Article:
Google Chart Tips for Ruby Hackers

Recently we’ve been experimenting with Google Charts on Urbanspoon. Their API is well designed and easy to use, but it’s still nontrivial to produce good looking graphs for arbitrary data. Here are some suggestions for my fellow ruby hackers:

1. Nice Numbers for Graph Labels

The classic “Nice Numbers for Graph Labels” Graphics Gem by Paul Heckbert will generate a series of good looking axis labels given a min and max value. It works with floats as well as integers.


Automatic “nice labels” on the y axis

I ported it to Ruby:

# From the "Nice Numbers for Graph Labels" graphics gem by Paul
# Heckbert
def nicenum(x, round)
  expv = Math.log10(x).floor.to_f
  f = x / (10 ** expv)
  if round
    if f < 1.5
      nf = 1
    elsif f < 3
      nf = 2
    elsif f < 7
      nf = 5
    else
      nf = 10
    end
  else
    if f <= 1
      nf = 1
    elsif f <= 2
      nf = 2
    elsif f <= 5
      nf = 5
    else
      nf = 10
    end
  end
  nf * (10 ** expv)
end

def loose_label(options = {})
  min, max = options[:min], options[:max]
  ticks = options[:ticks] || 5
  
  range = nicenum(max - min, false);
  d = nicenum(range / (ticks - 1), true);
  
  {
    :min => (min / d).floor * d,
    :max => (max / d).ceil * d,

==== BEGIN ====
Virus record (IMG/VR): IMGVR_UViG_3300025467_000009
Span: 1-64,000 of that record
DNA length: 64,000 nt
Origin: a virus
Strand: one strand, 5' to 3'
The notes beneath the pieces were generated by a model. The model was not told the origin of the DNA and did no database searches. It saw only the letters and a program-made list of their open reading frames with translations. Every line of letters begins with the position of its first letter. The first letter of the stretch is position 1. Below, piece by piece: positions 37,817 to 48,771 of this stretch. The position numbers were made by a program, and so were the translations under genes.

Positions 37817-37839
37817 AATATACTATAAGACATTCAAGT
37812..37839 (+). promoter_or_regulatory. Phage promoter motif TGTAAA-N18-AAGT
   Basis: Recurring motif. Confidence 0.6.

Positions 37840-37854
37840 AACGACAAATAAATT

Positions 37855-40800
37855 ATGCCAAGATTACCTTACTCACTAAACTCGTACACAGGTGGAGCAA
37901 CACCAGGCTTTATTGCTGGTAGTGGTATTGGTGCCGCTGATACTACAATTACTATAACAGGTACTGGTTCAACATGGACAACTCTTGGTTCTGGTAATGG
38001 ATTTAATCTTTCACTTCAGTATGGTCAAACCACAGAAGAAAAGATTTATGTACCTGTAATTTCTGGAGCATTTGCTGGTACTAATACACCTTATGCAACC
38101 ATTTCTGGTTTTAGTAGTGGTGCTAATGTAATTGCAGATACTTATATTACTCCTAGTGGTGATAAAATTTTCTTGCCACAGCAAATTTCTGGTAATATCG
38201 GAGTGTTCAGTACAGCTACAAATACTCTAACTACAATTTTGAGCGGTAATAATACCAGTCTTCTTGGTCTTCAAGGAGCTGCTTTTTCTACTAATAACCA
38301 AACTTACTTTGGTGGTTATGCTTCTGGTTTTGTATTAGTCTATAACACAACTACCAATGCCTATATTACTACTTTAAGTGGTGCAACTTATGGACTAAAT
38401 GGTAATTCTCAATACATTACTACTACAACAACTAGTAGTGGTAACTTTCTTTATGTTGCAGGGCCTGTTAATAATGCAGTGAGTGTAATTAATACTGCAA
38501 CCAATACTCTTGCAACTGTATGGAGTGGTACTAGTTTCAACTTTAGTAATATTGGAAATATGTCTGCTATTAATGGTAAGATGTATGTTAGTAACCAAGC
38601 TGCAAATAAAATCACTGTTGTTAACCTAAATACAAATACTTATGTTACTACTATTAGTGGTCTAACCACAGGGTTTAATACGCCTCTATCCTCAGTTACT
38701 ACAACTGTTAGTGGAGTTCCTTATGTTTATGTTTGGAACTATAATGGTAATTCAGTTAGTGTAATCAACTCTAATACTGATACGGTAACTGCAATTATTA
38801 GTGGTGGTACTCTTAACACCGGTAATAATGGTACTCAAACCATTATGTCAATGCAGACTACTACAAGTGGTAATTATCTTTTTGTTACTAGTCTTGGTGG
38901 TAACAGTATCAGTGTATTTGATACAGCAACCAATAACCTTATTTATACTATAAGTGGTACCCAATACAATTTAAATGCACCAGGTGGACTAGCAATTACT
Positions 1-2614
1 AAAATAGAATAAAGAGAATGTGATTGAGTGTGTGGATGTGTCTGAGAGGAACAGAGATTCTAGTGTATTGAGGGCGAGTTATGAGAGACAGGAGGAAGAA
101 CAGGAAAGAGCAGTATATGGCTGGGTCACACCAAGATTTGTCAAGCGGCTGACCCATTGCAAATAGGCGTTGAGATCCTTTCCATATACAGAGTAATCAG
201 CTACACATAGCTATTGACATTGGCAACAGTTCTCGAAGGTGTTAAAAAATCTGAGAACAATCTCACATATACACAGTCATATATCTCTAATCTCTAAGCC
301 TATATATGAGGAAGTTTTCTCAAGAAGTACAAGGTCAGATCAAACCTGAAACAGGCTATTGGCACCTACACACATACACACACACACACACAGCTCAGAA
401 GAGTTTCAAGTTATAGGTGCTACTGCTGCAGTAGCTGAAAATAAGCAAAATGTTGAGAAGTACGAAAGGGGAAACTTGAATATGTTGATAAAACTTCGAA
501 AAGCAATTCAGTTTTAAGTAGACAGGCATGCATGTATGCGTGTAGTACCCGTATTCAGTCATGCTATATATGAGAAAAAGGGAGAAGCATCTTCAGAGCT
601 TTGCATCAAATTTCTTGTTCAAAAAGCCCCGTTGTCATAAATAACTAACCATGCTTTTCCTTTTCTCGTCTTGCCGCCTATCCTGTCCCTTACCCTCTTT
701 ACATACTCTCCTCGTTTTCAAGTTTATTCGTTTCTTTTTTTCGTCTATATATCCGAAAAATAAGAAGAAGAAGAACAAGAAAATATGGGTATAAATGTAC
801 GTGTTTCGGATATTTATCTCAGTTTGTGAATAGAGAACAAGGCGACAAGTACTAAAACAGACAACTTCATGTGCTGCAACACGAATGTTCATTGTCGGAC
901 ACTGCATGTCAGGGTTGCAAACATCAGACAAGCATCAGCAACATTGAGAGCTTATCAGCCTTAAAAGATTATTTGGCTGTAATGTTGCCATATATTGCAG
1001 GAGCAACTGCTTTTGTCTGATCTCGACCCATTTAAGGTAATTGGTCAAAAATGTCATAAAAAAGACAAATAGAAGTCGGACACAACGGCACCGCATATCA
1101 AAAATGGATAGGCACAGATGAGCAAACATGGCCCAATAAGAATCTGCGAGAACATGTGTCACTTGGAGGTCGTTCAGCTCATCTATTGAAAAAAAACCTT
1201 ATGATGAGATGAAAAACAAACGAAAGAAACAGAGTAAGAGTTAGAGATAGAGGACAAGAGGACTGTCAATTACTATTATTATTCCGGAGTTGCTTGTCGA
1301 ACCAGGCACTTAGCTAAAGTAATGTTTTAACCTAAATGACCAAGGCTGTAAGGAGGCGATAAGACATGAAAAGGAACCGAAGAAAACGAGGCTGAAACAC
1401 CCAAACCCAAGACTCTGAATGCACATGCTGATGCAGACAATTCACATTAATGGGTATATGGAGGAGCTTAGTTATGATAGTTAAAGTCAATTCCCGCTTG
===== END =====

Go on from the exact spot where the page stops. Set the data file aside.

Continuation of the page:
:increment => d
  }
end

For example, if your data set ranges from 23-65 and you want to have
five axis labels, you could do something like this:

puts loose_label(:min => 23, :max => 65, :ticks => 5).inspect

and it would suggest this for your axis labels:

{ :min => 20.0, :max => 70.0, :increment => 10.0 }

To generate the actual labels, use something like the code below. Again, this is cribbed from the original Graphics Gem:

loose = loose_label(:min => 23, :max => 65, :ticks => 5)
ymin, ymax = loose[:min], loose[:max]
d = loose[:increment]
nfrac = -Math.log10(d).floor
nfrac = 0 if nfrac < 0
ylabels = []
i = ymin
while i < ymax + 0.5 * d
  ylabels << sprintf("%.#{nfrac}f", i)
  i += d
end

2. Add a trailing average

Here’s some code to calculate a trailing average from the previous 7 data points. The initial segment of the trailing average is calculated by averaging the data available up to that point.

trailing = 7
sum = 0.0
tdata = []
data.each_with_index do |i, index|
  count = nil
  sum += i
  if index < trailing
    count = index + 1
  else
    count = trailing
    sum -= data[index - trailing]
  end
  avg = (sum / count).to_i
  tdata << avg
end

3. Use the golden ratio

The human eye finds a certain aspect ratio naturally appealing. Namely, The Golden Ratio. If I have enough space to work with, I want my graphs to use that aspect ratio by default. That’s why I set up my api like this:

GOLDEN = 1.61803399

def chart(options = {})
  # calculate width/height
  width = options.delete(:width) || 300
  height = options.delete(:height) || (width / GOLDEN)
  ...

4. Consider using gchartrb

gchartrb is a ruby gem that wraps the Google Charts API. I haven’t used it personally but it looks great.

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